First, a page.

And the situation is far too important to justify stopping to find out what is going on. Here, "Granite geek" David Brooks warns, "Creationism trying to sneak into New Hampshire laws" (July 4, 2011):
… two possible bills may come up in the fall to get creatonism into the classroom. One would mandate teaching "intelligent design", the other would mandate teaching evolution “as a theory”. Both lawmakers agree there are theological/philosophical elements to their proposals – one wants to examine how much atheism is being the push for evolution in classes; the other is concerned by the lack of a deeper meaning in evolution. I argue in the column that evolution, linking us to the understandable reality of the universe, has more meaning that an arbitrary creation by some other-worldly being or beings, but I also note that the argument is irelevant: Science classes should teach science.
The Granite one seems unaware that just saying that "evolution, linking us to the understandable reality of the universe, has more meaning that an arbitrary creation by some other-worldly being or beings" means that he has a definite theological position, and saying that "Science classes should teach science" only raises the question of what he means by "science." Happily, he answers that:
Interviewing the sponsor of one of the bills, he reports,
Rep. Gary Hopper, R- Weare, approaches the matter more directly with an LSR “requiring instruction in intelligent design in the public schools.” In a phone interview, Hopper said his concern with evolution as a science involves the beginning of life.
“Darwin’s theory is basically antiquated,” he argued.
This is such a big unknown that some scientists would be happy to believe some unspecified Designer created life and then sat back to let evolution take over.
Hopper doesn’t agree with this idea, because of what he says are too many problems with evolutionary theory, which he thinks is fueled by scientific group-think, driven by research funding that ignores creationism.
Yeah, that's it. When Darwin is doubted, it must be those slimy creationists at work.
Brooks, whose sci tech geekiness exempts him from keeping up with the news, probably doesn't know stuff like this: Darwinist David Penny (Massey University, New Zealand) is constructing a face-saving strategy for how how Darwinism can encompass non-Darwinian processes of evolution, provided we junk the central metaphor of the Tree of Life. Which means jettisoning Brooks' most sacred belief – common descent – so that Darwinism can continue in name only. And Penny pretends to find justification for this in the Sayings of the Master.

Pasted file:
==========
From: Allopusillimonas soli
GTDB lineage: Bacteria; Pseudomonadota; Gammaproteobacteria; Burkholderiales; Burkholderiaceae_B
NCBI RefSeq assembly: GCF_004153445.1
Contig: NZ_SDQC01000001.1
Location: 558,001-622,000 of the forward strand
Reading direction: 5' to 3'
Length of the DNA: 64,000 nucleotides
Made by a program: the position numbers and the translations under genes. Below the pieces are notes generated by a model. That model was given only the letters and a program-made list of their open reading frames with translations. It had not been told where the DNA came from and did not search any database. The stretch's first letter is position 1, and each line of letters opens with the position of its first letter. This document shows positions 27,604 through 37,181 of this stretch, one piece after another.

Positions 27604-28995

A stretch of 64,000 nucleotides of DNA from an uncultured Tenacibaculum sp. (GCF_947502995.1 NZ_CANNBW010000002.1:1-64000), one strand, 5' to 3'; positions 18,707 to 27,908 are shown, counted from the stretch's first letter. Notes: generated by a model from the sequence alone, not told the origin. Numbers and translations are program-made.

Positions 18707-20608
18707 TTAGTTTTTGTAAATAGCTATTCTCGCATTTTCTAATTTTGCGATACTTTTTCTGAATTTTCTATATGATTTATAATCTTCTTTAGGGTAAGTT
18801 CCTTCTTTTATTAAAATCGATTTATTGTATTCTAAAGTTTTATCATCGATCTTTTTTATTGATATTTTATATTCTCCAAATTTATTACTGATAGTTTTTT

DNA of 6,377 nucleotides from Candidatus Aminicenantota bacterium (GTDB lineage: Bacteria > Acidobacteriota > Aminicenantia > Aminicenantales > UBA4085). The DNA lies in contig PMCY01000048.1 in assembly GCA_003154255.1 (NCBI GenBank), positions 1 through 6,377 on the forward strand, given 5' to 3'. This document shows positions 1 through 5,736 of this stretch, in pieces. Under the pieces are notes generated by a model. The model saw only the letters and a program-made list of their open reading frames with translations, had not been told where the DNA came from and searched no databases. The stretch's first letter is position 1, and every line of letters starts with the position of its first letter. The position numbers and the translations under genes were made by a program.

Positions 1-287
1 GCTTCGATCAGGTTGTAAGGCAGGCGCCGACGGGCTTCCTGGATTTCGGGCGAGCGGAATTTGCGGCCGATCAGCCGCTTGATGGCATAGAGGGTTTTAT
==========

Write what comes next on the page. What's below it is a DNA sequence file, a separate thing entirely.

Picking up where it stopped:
Whether he succeeds or not, the important thing to see is that he is doing it in Darwin's name, to save face and maintain perks and perches while the theory crumbles. That's only to be expected. What's unexpected is the vast ignorance that envelops geeks like some kind of smoke bomb. They used to be "in the know" types. Brooks finishes, predictably, with his theology of evolution. Given that he thinks that doubts about Darwin could be taught in
Religion or philosophy class? Of course. History class? You bet. Literature, too. But not science class.
the only reasonable approach should be that his pro-Darwin philosophy should be taught in those venues too. Given the current ferment, it's a good question whether science classes should teach very much about evolution at all.
My prescription? Move both origin of life and human evolution to social science class – not because they are controversial but because of their minimal, contradictory, highly politicized information streams.
In a study of biological evolution in science class, I would teach Darwinism as one theory among many, and focus on timelines for the history of life. Origin of life theory and human evolution would be great "across the curriculum" projects – solo, group, or for science fairs.
My nightmare? Students graduate knowing about the gay gene, the Big Bazooms theory of evolution, and that cell phones cause cancer, but they don't know the Second Law of Thermodynamics, the science around radioactivity, or even how ecologies maintain stability.
In other words, they're well set up to be passive recipients of junk science, without the tools to free themselves.
Worse nightmare: For many current lobbies, that's a solution, not a problem.
Denyse O'Leary is co-author of The Spiritual Brain.